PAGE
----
As the SFSU Cinema crowd will already know, the Department – in the shape of the very talented Silvia Turchin – has been producing a series of short faculty profile movies. The latest features me talking about teaching, teaching and generally mouthing off. You can check it out here.
The new SFSU Cinema Department website is coming on by leaps and bounds. One promising little addition this morning: an information page for the new SFSU Screenwriting Emphasis, complete with an image of Barton Fink dealing with writers block! Go here and check out the new class names and numbers and information about the sequence and options. The Emphasis should be up and running for academic year 2012-2013.
Dear all, if you are already enrolled in the class you can find the syllabus online. For those hoping to crash we will go over it in the first class. Alternatively be nice to someone in the class to get a sneak pack – yes, it is that exciting.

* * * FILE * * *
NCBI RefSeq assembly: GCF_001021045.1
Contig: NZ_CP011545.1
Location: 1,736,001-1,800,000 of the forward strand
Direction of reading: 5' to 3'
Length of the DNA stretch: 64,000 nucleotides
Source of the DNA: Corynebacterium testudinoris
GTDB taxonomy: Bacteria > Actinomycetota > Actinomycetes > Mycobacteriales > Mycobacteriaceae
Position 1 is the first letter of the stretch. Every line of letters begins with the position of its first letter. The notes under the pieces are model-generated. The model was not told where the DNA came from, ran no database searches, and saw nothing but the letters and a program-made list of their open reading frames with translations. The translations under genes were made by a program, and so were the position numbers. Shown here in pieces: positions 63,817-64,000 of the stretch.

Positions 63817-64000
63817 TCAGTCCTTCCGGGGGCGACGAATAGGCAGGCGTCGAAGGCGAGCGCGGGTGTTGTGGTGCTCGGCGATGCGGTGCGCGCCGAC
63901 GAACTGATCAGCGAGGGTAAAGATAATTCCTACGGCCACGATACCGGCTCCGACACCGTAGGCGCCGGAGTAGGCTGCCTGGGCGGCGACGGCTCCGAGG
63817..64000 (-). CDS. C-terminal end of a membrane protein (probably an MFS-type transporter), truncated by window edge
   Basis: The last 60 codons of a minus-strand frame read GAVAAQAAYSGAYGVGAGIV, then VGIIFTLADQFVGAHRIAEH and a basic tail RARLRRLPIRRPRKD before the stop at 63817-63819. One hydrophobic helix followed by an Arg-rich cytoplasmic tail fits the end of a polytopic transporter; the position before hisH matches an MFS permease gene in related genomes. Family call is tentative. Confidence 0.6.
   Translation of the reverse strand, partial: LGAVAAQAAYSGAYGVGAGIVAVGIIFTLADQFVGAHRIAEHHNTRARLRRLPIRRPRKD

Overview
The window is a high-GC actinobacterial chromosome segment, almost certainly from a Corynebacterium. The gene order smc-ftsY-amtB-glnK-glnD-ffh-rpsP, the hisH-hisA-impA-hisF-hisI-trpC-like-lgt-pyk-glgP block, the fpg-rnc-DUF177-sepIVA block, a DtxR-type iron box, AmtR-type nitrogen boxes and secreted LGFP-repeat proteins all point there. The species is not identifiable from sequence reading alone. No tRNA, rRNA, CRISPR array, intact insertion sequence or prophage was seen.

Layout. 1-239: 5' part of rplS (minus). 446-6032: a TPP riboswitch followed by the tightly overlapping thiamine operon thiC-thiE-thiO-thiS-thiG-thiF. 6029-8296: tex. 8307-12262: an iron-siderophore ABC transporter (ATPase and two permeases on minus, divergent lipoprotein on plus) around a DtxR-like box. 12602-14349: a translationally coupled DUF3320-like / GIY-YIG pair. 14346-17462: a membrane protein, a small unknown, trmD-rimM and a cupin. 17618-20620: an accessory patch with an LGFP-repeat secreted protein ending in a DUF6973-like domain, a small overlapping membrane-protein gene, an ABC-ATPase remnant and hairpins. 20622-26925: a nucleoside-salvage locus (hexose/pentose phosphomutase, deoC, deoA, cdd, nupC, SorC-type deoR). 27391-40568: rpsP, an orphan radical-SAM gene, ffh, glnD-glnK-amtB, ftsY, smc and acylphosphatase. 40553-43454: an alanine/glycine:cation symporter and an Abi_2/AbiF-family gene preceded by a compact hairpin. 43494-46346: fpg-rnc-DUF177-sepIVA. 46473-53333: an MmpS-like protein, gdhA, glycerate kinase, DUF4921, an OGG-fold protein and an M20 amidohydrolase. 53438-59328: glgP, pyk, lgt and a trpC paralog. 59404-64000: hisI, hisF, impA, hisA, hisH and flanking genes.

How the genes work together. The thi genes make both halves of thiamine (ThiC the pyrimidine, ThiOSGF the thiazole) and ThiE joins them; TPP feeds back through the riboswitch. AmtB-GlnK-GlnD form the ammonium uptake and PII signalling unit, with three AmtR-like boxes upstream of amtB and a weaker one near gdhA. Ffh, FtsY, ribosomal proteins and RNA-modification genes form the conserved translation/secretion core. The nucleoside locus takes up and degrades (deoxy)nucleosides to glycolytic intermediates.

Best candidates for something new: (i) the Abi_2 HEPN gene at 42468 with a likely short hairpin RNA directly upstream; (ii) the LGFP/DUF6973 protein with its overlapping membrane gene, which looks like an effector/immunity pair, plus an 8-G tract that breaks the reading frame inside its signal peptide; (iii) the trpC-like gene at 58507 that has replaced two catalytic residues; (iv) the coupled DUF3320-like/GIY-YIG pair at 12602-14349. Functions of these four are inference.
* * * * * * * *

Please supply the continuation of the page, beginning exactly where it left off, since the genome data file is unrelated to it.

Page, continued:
By the way, contrary to usual student assumptions the first week will involve actual teaching, content and important stuff. It won’t just be the boring introduction – although there will be some of that as well of course. In fact we will start our opening case study which will set up much of the work of the semester. It is very important that nobody misses this material. Catching up will be hard.
For those not able to access the syllabus yet, here’s the basic reading list (yes including my book – what did you expect?). Only the first title is required reading and we will go over it all in class next week.